Making waves: SCA pushes ARN, ARN pushes back, tempers flare

By AdNews | 3 June 2014

Guy Dobson, SCA chief content officer, has dismissed ARN as a rival to its revenues by suggesting its formats are no longer what progressive advertisers want. ARN's Duncan Campbell rubbished his claims.

As the third radio survey of the year was published, Dobson said SCA's battle is not with individual stations and radio rivals, but with the broader media and the businesses of the Nova Entertainment group, formerly Daily Mail Group.

“Sydney is a brutal breakfast market but our battle is with the Daily Mail Group not ARN. The active and creative money [from advertisers] doesn't go to those traditional formats like Kiis, it goes to the SCA's and DMG's [Nova] of the world.”

Dobson said momentum of 2Day FM is being driven by its drive time show but added that advertisers are flooding back into its breakfast show now that the environment is “fresh and vibrant instead of toxic”, referring to former breakfast presenters Kyle and Jackie O, who now reside with Kiis FM.

Dobson said with new contracts in place 2Day's breakfast show is now able to do things with advertisers around integrated content that it wasn't able to do in the past, adding “onwards and upwards. It's the best sounding 3.6% share show I’ve ever heard,” he claimed.

ARN's Duncan Campbell was unimpressed by Dobson's suggestions.

“That is not reflected in what we see commercially. The market was looking for validation that the Kiis format would work. It's the third strong survey in a row. We've had a significant increase in briefs, were sold out for most of May and continue to be so in June. So commercially, I'm not sure those comments have any validity.”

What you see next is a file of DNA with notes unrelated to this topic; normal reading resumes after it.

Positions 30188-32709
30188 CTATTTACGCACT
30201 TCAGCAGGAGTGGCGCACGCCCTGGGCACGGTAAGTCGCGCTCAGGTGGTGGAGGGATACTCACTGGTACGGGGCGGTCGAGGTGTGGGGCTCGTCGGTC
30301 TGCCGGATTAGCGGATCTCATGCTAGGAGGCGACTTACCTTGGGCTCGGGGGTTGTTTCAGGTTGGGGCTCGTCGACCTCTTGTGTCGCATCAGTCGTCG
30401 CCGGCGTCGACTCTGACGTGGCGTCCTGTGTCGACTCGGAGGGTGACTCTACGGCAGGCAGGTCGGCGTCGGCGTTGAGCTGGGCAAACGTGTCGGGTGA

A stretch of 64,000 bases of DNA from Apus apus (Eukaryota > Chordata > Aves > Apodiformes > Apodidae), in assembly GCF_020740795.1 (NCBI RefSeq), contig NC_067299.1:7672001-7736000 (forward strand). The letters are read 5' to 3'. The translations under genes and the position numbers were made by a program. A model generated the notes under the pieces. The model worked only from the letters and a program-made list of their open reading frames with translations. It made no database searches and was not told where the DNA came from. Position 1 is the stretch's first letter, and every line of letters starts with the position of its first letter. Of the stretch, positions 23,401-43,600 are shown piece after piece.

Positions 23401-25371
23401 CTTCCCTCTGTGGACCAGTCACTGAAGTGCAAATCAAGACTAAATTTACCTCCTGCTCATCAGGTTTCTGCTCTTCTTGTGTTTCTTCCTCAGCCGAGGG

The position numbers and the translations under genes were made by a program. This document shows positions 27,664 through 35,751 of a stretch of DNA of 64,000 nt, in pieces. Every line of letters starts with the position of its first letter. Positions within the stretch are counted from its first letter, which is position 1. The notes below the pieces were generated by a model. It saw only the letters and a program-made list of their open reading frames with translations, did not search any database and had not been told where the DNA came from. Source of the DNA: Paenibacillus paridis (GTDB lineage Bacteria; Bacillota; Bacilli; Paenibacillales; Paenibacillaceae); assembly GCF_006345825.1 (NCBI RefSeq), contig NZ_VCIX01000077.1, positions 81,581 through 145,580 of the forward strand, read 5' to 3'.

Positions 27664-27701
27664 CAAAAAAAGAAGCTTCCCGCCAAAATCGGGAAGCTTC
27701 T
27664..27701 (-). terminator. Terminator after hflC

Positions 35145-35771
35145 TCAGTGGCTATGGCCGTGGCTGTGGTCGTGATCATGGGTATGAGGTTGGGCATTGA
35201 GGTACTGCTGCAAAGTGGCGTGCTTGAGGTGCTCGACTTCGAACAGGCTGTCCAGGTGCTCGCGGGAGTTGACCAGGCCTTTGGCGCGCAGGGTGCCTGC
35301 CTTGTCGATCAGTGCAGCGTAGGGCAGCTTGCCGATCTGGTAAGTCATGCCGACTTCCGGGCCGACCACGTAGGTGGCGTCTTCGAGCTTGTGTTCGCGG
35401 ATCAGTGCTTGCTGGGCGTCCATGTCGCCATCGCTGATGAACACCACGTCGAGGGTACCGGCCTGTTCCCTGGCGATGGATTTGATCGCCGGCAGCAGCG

Dobson has form in talking down Kyle & Jackie O's commercial potential. Asked whether it was sour grapes following the duo's defection to ARN, Campbell said “I think it is. I know what it is like to be in [SCA's] position. But you have to say it how it is. To call it a traditional format is off the mark as far as I'm concerned.”

Campbell said that it was “a bit cheeky” to suggest the show was on the wane on the back of one survey.

“You have to stop the spin and focus on reality. Yes it dropped, but that is the nature of surveys. We never expected [Kiis] to surge ahead. It's a good reality check, it keeps you hungry. There are five surveys to go this year and we are confident it will remain very strong.”

He pointed to Kyle & Jackie O's trip to Dubai as a rebuttal of suggestions that they were not open to advertiser integration, but admitted he was “relieved” when the talent came home, given Dubai's zero tolerance approach to policing and Kyle's nose for trouble.

Campbell said that having the number one and number two FM Sydney breakfast slots (with 2GB and the ABC the top stations overall) was a solid position to be in.

Meanwhile, the big three networks said that the GfK survey had not thrown up many headaches.

Dobson said it was "largely in line" with the numbers previously provided by Nielsen. Paul Jackson Nova Entertainment’s group program director, said the same thing, and told AdNews that the new survey had not much impacted ad spend.

But Jackson suggested that there was too much focus on Sydney when the real race was on in Melbourne, with four stations - Fox FM, Nova 100, Smooth FM and Triple M - sitting on 6.9% of share.

“There is a real battle there between everyone, there's still six stations in there that could come out on top,” he said.

“There’s a way to play there, as new breakfast shows settle in and the marketing noise moves on. So Melbourne is the most direct market where you can absolutely see that,” Jackson said.

Dobson reckons SCA's Fox FM would be back on top in Melbourne "before you know it" potentially within the next few surveys.

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